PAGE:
The seventeenth volume of the National Bureau of Economic Research's Innovation Policy and the Economy provides an accessible forum for bringing the work of leading academic researchers to an audience of policymakers and those interested in the interaction between public policy and innovation. In the first chapter, Joel Waldfogel discusses how reduced costs of production have resulted in a "Golden Age of Television," arguing that this development has gone underappreciated. The second chapter, by Marc Rysman and Scott Schuh, discusses the prospects for innovation in payment systems, including mobile payments, faster payment systems, and digital currencies. In the third chapter, Catherine Tucker and Amalia Miller analyze the consequences of patient data becoming virtually costless to store, share, and individualize, showing how data management and privacy issues have become a key factor in health policy. The fourth chapter, by Michael Luca, examines how online marketplaces have proliferated over the past decade, evolving far beyond the pioneers such as eBay and Amazon.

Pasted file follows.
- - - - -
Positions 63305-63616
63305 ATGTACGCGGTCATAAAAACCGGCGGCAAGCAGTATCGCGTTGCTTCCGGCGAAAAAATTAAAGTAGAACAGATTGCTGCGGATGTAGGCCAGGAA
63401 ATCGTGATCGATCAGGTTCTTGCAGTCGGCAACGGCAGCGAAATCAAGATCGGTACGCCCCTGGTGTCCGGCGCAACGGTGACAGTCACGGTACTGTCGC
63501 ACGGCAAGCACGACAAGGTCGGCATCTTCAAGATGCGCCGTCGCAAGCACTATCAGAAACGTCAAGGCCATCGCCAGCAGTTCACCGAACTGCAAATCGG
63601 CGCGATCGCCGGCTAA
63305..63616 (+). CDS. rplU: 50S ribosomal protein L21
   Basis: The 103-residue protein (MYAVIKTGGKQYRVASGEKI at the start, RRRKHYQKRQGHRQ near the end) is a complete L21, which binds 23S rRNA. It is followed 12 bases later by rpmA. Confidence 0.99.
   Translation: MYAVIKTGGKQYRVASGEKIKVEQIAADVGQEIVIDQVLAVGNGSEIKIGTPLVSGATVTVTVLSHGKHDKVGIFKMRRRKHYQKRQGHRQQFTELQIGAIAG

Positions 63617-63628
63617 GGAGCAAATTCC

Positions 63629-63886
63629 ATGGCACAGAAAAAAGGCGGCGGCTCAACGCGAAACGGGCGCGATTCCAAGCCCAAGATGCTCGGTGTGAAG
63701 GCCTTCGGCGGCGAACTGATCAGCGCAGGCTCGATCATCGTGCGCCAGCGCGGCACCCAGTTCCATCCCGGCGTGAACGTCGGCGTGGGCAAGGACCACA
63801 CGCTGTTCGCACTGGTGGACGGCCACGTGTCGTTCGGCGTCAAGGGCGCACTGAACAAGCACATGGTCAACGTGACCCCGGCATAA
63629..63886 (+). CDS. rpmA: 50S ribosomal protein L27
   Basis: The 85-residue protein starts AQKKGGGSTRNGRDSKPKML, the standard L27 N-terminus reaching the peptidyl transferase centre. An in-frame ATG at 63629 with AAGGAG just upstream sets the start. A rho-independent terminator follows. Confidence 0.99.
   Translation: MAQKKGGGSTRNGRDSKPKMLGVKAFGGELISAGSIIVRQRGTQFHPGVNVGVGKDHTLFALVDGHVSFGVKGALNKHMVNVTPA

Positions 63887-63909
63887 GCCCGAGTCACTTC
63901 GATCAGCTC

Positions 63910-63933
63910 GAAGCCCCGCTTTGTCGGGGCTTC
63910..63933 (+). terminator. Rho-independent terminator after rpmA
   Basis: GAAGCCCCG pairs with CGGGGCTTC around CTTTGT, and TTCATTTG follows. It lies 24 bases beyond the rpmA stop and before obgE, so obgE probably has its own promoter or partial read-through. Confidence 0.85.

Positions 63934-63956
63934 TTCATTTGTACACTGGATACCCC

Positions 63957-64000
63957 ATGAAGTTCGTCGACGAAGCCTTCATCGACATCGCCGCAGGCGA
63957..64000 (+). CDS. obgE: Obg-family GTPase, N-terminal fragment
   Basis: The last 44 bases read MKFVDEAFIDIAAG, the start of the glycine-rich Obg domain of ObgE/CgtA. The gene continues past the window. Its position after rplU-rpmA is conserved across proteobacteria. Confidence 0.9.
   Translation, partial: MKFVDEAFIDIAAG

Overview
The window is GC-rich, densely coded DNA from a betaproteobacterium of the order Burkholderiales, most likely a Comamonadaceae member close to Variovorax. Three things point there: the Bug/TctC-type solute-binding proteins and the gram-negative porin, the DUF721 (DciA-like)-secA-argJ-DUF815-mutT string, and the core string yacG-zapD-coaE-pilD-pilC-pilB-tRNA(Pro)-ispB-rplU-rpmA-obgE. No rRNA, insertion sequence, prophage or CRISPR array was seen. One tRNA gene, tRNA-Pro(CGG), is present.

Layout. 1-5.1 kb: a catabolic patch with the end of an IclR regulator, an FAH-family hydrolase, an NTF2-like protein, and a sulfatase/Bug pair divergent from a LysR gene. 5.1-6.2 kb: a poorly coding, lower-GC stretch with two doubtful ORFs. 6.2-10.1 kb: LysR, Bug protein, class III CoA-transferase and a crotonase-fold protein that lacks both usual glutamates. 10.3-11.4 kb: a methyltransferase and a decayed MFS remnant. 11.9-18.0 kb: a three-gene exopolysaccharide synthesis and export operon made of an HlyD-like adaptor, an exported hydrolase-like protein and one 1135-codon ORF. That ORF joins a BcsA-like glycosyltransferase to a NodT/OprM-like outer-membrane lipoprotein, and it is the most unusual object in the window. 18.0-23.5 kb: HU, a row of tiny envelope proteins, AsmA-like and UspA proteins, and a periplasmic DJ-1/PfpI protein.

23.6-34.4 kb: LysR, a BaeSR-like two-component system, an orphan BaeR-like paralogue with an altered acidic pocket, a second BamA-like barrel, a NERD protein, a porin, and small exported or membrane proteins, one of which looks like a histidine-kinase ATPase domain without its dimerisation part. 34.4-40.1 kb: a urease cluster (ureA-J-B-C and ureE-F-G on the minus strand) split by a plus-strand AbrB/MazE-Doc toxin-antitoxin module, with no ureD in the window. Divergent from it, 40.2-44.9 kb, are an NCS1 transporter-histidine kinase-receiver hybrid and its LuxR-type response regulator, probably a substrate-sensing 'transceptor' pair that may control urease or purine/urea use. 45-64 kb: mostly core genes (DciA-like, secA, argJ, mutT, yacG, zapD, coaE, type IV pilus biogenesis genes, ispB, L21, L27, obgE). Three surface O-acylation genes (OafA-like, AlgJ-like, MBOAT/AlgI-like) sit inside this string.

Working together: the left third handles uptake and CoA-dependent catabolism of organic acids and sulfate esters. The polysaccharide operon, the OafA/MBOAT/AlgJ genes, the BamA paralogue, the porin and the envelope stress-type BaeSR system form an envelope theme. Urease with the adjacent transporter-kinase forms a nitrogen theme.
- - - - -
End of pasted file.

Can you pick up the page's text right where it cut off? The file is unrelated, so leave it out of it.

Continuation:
In the fifth chapter, Tim Bresnahan and Pai-Ling Yin characterize information and communication technologies in the workplace, addressing how wages vary with increasing demand for smart managers and professionals, and workers with organizational participation skills.